“Can you believe they’re at it again?” muttered the Starbucks customer, eyes wide, mouth agape as she looked up from her newspaper. “So many homes for sale and they’re building new ones?” she muttered again, sounding even more incredulous as she peered over her glasses at no one in particular. Having read the same article only minutes earlier, we didn’t have to guess what she was referring to.
The Sarasota Herald-Tribune was reporting for the second time in as many weeks that new home building in Southwest Florida is ramping-up again. Mind you, not the big homes with all the bells and whistles that sprouted up like so many mushrooms during the boom; but smaller, more affordable homes designed to appeal to families, first time buyers, retirees and vacation home purchasers. In other words, genuine buyers with genuine needs; rather than rampant speculators out for the quick flip.
What the lady apparently didn’t realize is this. Not since November 2005—amid the glory days of the boom—have there been so few homes available to those who would gladly buy them. No doubt this has plenty to do with prices not seen since before the turn of the century—with historically-low interest rates as an added bonus. This perfect storm of major savings has fueled such steady new demand for housing that building from scratch suddenly makes perfect sense again; which is great news for buyers who want new construction and even better news for the region’s beleaguered job market. You can bet that builders who survived the crash are savvy enough not to build again until plenty of new demand is demonstrably in place.
Here’s why we think it is. The huge inventory of available homes priced below $1 million—that finally peaked in early 2007—has been pared-down by half. In June, combined sales and pending sales for Sarasota County totaled 1,711; far exceeding the 1,034 sales and pendings recorded in November 2005. (Source: Trendgraphix) In other words, unit sales of the most aggressively priced properties in today’s corrected market are out-booming some of the headiest days of the boom.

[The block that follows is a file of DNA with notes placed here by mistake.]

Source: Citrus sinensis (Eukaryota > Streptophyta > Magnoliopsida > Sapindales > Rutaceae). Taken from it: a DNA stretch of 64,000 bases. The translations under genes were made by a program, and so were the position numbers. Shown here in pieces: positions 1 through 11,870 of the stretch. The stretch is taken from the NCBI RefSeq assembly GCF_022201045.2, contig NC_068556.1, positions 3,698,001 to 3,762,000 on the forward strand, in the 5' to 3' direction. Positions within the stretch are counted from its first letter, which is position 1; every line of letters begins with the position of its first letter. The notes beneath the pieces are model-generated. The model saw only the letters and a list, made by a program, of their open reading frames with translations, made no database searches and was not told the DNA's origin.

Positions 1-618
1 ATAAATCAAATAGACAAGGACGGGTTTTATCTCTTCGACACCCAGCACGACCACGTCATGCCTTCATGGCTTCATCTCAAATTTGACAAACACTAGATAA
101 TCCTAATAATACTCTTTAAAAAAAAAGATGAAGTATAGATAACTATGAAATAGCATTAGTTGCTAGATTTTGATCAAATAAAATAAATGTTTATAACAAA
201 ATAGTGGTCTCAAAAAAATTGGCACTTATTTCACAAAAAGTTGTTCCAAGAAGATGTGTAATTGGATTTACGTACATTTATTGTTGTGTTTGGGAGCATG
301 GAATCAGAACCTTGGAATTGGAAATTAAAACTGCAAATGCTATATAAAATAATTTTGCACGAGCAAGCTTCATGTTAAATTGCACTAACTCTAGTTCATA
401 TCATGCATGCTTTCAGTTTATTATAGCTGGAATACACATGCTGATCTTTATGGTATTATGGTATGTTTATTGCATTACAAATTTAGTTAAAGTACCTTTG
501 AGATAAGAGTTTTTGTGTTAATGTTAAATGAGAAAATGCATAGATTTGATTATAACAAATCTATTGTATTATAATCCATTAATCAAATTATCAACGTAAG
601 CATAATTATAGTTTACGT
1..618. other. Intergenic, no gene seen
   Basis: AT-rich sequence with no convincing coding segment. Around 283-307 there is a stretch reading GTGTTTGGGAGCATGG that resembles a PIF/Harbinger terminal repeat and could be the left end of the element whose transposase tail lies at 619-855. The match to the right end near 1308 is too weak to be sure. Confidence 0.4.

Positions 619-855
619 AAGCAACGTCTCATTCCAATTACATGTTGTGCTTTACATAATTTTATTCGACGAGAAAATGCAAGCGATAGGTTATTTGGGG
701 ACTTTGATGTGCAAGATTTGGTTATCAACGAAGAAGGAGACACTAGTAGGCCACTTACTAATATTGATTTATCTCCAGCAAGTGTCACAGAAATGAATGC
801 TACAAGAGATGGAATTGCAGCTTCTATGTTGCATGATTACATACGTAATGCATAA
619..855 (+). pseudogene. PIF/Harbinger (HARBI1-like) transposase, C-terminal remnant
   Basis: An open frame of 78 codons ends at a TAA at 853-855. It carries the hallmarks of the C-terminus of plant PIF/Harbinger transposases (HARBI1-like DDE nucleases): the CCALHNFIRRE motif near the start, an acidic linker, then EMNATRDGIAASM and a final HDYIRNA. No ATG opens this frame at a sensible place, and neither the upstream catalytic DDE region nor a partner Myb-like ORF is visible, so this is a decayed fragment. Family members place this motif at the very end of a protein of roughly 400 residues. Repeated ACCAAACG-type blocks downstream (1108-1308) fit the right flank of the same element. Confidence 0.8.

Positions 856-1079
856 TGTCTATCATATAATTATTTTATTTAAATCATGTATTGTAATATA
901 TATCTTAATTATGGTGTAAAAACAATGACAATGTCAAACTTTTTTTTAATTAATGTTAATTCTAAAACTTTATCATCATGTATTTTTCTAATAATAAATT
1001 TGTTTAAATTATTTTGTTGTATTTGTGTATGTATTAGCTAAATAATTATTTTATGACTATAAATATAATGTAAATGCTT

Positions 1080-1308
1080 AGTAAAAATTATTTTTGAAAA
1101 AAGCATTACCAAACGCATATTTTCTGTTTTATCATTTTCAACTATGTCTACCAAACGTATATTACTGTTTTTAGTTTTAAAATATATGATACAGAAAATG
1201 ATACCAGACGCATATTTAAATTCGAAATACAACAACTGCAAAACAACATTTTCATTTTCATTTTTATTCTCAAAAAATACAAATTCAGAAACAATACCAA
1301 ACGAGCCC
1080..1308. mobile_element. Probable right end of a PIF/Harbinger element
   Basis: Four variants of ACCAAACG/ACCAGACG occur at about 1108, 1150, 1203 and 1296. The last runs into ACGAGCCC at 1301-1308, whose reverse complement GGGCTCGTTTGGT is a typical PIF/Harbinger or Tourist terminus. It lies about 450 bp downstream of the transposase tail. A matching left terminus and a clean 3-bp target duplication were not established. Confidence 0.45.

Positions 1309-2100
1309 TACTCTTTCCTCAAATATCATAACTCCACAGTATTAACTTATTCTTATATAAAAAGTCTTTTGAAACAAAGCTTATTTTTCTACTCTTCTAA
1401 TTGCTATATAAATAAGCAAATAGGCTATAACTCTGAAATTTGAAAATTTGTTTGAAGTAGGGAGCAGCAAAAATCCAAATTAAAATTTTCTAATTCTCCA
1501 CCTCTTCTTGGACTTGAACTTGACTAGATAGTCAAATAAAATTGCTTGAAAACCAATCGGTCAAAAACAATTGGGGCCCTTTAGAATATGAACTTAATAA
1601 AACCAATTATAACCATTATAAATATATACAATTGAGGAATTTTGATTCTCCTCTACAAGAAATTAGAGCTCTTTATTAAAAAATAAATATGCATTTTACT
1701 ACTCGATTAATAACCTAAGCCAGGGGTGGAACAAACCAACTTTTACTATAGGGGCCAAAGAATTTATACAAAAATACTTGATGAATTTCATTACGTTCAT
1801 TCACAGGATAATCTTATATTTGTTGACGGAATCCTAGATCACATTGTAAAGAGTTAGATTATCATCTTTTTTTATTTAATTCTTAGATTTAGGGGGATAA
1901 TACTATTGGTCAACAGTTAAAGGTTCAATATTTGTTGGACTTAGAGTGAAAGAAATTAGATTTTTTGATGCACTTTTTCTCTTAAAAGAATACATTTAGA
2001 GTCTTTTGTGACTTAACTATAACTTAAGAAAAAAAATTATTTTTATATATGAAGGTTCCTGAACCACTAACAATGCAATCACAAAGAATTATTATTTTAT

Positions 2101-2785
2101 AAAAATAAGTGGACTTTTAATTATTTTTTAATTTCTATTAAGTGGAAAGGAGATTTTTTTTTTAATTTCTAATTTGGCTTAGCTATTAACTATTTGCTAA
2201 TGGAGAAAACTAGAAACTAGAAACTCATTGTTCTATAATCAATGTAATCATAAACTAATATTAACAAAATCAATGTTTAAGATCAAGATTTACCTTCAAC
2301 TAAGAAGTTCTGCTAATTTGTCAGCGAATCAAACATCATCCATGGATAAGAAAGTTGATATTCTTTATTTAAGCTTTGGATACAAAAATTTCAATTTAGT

These same records show that two-thirds of this buying spree took place in the price range below $300,000, which now has only 5.5 months of available inventory based on the present rate of closed sales; and only 5.8 months based on pending sales. In normal times, this technically makes ours a sellers’ market; because any amount below 6 months typically supports seller pricing.
Needless-to-say, these aren’t normal times, with an uncertain number of potential foreclosures and short sales still muddling the picture. For buyers it’s still all about price and bending the market to their will. Sellers who think the market is now healthy enough to raise prices will suddenly find themselves alone in the wilderness. If your home isn’t priced in line with competitive properties, it will only help sell the ones that are.
The market for properties between $300,000 and $500,000 is likewise responding favorably to corrected pricing. The reduced number of listings in this price range as of June 2010—1,224 in all—reflects levels not seen since 1,225 properties were for sale in August 2005. Additionally, June’s 10.6 months of available inventory is lower than at any time since October 2005; by which time months of available inventory had actually risen to 9.1 from the boom-time low of 2.5, recorded in December 2004. Clearly this segment of the market is healing too—albeit more slowly—fulfilling predictions that the overall recovery would start in the bottom price ranges and work its way up.
The most challenged segment of the under-$1 million market is for properties from $500,000 to $1 million. Even here, inventories have been depleted to almost a third of what they were at their height in early 2007. Where months of available inventory were once as high as 71.1—in October of 2007—they are now down to 17.2 in June of 2010; and have continued to occupy this range since falling sharply in March (from 47.6). As in all price ranges, the best-priced properties sell first; and are being further expedited by the relative ease in which non-conforming, or “jumbo” loans, can now be secured through MS&C Mortgage for qualified borrowers with good credit who can also meet down-payment requirements and provide all requested documentation—including income and assets disclosures.
It should warm everyone’s heart to see our local builders selling, building and hiring again; and to watch as these activities ripple positively throughout our entire economy. That residential building starts are down across the country—while buyers here have chewed through such a huge inventory of existing properties that it’s necessary to start building again—speaks volumes about the unshakeable allure of our region.